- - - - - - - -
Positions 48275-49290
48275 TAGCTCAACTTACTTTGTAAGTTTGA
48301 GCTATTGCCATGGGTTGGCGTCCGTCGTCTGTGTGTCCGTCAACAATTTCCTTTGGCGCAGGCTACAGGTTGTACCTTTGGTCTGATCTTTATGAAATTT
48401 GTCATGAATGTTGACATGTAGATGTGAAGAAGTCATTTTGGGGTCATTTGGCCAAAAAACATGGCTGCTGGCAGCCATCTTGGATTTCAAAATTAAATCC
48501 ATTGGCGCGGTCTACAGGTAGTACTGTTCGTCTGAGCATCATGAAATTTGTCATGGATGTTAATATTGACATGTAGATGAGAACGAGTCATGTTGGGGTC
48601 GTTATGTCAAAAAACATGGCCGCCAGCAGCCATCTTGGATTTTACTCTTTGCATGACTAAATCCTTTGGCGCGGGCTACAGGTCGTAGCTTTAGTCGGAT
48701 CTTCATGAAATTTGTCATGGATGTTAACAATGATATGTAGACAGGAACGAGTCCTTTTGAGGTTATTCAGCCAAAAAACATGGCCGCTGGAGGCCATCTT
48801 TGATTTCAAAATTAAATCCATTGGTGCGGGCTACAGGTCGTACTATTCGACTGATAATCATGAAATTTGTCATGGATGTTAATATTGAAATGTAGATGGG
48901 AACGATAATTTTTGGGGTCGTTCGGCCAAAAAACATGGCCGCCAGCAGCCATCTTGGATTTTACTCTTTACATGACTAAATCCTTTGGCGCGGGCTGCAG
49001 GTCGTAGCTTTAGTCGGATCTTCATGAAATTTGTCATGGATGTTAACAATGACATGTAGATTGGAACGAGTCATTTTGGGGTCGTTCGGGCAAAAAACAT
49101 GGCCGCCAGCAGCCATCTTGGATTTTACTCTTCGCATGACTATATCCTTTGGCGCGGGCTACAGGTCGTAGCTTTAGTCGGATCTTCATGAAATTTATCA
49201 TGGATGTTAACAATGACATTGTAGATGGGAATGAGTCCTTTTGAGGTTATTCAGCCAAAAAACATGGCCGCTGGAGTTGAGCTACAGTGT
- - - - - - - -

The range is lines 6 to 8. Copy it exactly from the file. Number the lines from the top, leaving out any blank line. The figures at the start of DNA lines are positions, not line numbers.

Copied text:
48601 GTTATGTCAAAAAACATGGCCGCCAGCAGCCATCTTGGATTTTACTCTTTGCATGACTAAATCCTTTGGCGCGGGCTACAGGTCGTAGCTTTAGTCGGAT
48701 CTTCATGAAATTTGTCATGGATGTTAACAATGATATGTAGACAGGAACGAGTCCTTTTGAGGTTATTCAGCCAAAAAACATGGCCGCTGGAGGCCATCTT
48801 TGATTTCAAAATTAAATCCATTGGTGCGGGCTACAGGTCGTACTATTCGACTGATAATCATGAAATTTGTCATGGATGTTAATATTGAAATGTAGATGGG